Reclaiming Christian Culture
We live in a battle between two spirits: the spirit of the world and the Spirit of God. On Pentecost Day, the Holy Spirit poured into the hearts of men and women. It inspired a culture with God in the center. Today, society is influenced by a different spirit, one that seeks to twist and pervert. Our task, as Christians in the 21st century, is to reject the spirit of worldliness, and to reclaim Christian culture.
“When the day of Pentecost was fully come, they were all with one accord in one place. And suddenly there came a sound from heaven as of a rushing mighty wind, and it filled all the house where they were sitting. And there appeared unto them cloven tongues like as of fire, and it sat upon each of them. And they were all filled with the Holy Ghost” (Acts 2:1-4).
Pentecost marks the birth of Christian culture. Edward Tyler was a famous anthropologist. He spent his life studying tribes and races, and came up with this definition of culture: “[It is] that complex whole which includes knowledge, belief, art, law, morals, custom, and any other capabilities and habits acquired by man as a member of society.” Culture involves all the little parts of our life: the ways we think, cook, celebrate, grieve, and even the music we listen to or the games we play. What did the Holy Spirit come to influence? All of it.
The Holy Spirit has been busy over the last two thousand years. It has inspired men and women in every generation. God’s life breathed life into the Church, giving us the Holy Scriptures, the Church Fathers, the sacraments and sacred calendar. It did not stop with religion. The Holy Spirit’s presence was so strong in the Church, that it overflowed into music, art, poetry, education, science, medicine and every aspect of life.
This was Jesus’ promise before ascending into heaven.
“I will pray the Father, and he shall give you another Comforter, that he may abide with you for ever. Even the Spirit of truth” (John 14:6).
What would the Holy Spirit do for the Christian people? “He will lead you into all truth” (John 16:13). The Father sent the Spirit to create a community, the Church, which would be to the world “the pillar and foundation of truth” (1 Timothy 3:15). The early Christians were determined to test and examine every aspect of human culture. They threw out the bad and refined the good. Christianity triggered an explosion of new culture, overflowing with truth, goodness, and beauty.
Americans do not know history. Hollywood and Public Schools have created a warped myth about the history of the Church. They paint a picture of one scandal after another, and ignore everything good and beautiful. There have been abuses in the Church, the way there are abuses in every human society. Yet, the contributions of Christianity to the world outnumber every other institution or race. In the words of historian David Bentley Hart, “Christianity has been the single most creative cultural, ethical, aesthetic, social, political, or spiritual force in the history of the West.” We have a profound heritage in the West. It is time that we tap back into it.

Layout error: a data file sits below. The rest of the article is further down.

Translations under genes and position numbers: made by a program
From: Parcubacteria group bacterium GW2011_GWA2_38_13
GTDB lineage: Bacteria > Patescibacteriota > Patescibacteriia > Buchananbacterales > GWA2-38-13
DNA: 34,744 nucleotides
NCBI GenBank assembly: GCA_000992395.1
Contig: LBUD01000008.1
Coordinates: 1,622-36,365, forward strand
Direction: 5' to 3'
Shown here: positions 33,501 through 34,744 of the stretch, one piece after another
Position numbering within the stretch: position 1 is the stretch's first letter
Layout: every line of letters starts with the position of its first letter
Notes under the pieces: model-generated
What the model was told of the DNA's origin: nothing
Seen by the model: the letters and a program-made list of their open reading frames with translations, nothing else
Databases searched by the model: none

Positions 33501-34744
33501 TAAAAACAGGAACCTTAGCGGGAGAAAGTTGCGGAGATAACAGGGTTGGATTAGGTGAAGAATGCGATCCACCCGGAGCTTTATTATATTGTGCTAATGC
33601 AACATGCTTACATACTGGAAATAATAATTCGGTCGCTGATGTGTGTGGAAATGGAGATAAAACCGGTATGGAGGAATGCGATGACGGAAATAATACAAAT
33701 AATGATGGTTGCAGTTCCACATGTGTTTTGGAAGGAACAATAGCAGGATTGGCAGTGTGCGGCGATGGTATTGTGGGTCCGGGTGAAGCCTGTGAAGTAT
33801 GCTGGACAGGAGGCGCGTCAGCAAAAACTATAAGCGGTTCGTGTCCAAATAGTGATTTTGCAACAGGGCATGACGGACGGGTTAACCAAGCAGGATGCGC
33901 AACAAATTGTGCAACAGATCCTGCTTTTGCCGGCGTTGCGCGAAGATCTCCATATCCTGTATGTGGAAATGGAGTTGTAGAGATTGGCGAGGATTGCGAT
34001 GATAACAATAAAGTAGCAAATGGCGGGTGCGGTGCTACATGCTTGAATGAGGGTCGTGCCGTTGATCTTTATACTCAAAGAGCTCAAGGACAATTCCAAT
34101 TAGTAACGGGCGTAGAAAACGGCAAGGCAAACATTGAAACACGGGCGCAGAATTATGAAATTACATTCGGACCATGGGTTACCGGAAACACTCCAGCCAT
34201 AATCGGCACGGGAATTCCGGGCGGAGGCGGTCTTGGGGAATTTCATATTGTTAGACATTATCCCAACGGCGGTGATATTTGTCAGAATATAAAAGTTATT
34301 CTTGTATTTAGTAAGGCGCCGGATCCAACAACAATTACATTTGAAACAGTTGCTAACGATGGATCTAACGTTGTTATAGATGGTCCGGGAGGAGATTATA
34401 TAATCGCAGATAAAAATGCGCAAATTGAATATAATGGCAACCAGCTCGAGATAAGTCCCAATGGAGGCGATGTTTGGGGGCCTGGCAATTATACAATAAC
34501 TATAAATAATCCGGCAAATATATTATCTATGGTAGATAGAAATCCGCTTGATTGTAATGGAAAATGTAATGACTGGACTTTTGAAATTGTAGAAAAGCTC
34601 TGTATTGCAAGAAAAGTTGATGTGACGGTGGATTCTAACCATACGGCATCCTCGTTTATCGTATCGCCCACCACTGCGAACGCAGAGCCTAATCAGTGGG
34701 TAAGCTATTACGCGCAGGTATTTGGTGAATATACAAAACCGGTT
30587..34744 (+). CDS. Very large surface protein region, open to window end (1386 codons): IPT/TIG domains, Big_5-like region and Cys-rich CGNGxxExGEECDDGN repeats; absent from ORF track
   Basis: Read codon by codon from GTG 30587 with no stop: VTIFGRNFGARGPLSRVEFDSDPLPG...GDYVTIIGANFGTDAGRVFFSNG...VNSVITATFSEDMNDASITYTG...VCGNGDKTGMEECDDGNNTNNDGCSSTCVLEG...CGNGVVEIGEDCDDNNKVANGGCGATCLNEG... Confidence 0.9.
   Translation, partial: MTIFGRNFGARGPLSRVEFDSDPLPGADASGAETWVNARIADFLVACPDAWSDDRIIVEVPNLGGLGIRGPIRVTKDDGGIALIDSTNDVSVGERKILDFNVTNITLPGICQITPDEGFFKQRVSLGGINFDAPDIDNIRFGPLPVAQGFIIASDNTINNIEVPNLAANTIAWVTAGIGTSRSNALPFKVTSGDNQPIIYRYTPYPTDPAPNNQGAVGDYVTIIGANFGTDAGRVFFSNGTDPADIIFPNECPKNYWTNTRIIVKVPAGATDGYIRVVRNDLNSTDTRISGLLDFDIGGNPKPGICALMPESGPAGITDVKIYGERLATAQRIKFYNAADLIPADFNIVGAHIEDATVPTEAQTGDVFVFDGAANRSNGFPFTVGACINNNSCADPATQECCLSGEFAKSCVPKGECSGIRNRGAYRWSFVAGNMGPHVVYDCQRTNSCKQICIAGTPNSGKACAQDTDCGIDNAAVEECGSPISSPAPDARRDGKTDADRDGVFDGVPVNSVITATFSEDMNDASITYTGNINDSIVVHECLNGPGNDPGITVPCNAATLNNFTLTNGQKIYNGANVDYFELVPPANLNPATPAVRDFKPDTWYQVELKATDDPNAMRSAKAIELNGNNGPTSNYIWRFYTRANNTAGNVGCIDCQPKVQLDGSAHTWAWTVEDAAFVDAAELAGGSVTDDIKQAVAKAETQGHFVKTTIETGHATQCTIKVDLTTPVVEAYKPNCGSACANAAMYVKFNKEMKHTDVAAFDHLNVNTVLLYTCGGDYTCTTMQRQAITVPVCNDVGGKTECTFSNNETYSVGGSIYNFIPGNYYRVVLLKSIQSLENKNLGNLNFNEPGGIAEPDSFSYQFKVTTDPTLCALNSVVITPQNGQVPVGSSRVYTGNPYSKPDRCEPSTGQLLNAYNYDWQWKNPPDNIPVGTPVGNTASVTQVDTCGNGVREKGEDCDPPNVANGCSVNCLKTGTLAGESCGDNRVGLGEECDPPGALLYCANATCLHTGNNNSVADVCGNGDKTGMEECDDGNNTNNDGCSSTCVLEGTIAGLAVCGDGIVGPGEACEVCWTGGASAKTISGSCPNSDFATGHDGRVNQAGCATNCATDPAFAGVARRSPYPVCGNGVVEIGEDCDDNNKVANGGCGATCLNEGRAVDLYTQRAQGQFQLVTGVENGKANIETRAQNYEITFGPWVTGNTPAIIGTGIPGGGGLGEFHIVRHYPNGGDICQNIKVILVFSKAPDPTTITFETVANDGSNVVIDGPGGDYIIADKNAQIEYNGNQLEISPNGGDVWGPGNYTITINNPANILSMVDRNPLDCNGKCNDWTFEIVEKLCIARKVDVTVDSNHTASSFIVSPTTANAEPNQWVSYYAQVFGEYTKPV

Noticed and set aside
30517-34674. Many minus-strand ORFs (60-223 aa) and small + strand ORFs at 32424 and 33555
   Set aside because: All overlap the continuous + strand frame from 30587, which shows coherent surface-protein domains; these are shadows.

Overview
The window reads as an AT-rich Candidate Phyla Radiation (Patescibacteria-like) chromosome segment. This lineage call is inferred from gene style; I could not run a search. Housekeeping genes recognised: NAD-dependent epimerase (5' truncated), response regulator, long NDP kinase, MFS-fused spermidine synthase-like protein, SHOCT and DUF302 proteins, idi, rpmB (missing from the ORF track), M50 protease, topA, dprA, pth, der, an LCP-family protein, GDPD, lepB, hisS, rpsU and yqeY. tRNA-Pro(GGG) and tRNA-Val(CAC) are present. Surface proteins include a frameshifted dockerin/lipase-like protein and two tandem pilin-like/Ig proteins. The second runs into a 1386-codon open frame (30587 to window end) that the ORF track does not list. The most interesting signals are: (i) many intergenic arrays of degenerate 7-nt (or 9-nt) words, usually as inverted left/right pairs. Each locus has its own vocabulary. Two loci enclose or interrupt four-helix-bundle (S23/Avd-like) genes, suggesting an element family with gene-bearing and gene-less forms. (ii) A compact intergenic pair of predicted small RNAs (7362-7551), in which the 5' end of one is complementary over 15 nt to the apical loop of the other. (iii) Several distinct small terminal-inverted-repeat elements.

Why does this matter today? Modern culture is inspired by a different spirit.
It could be called the spirit of rebellion, “the man of lawlessness…the son of destruction, who opposes and exalts himself against every so-called god or object of worship…proclaiming himself to be God” (2 Thessalonians 2:3-4).
Whether or not we live in the time of the Anti-Christ, we certainly live in the time of many anti-Christs, and this manifests in every nook and cranny of culture.
Take education: Classical education is founded on the love of truth, goodness, and beauty. Modern education is founded in the disbelief of truth, goodness, and beauty, and the love of money and success. Is there any question about the different spirits behind these?
Consider the difference between Michelangelo’s Sistine Chapel and Andy Warhol’s Campbell’s Soup Cans, or the blatantly anti-Christian paintings that sell for millions.
Our children do not watch much television, but my wife recently purchased a collection of “Mister Rogers”. You cannot find this kind of quality anymore. It is so calm. It moves at such a slow pace, so that most children today, fed on flashing images and buzzing noises, would go stir crazy. It is beautiful!
In their day, Simon and Garfunkel were controversial. Today, their music is more soothing and edifying than most contemporary worship music.
In Bob Dylan’s famous words: “The times they are a-changin.”
It is imperative that we recognize the spirit of the times and live a life rooted in the Holy Spirit.
What does Pentecost mean? It means the Holy Spirit rained down to fill human hearts and change lives. We do not need to live the way of the world. We can live the way of life, the way of Holy Church.
“Do not conform to the pattern of this world, but be transformed by the renewing of your mind. Then you will be able to test and approve what God’s will is—his good, pleasing and perfect will” (Romans 12:2).
Marie Kondo is a tidying up expert. She is the star of the minimalism movement. Have you heard of her? She became famous with her bestseller: “Magic of Tidying Up.” In addition to her charming smile and practical advice, her methods have a spiritual quality. First, you sit down in stillness and give thanks. Second, you take in your hand each item of your house, one at a time, and ask, “Does this spark life.” If it does, keep it. If it does not, throw it away.
This is precisely what we need to do in our culture. If we are not being deliberate, worldliness builds up in our life like the clutter in our attic. If we want the Holy Spirit, we need to evaluate each and every part of the world. Toss out the ugly and cherish the beautiful. This is the life that the Holy Spirit poured out on the Church when it fell as tongues of fire. This is the life available to us now, if we set our hearts on the Kingdom.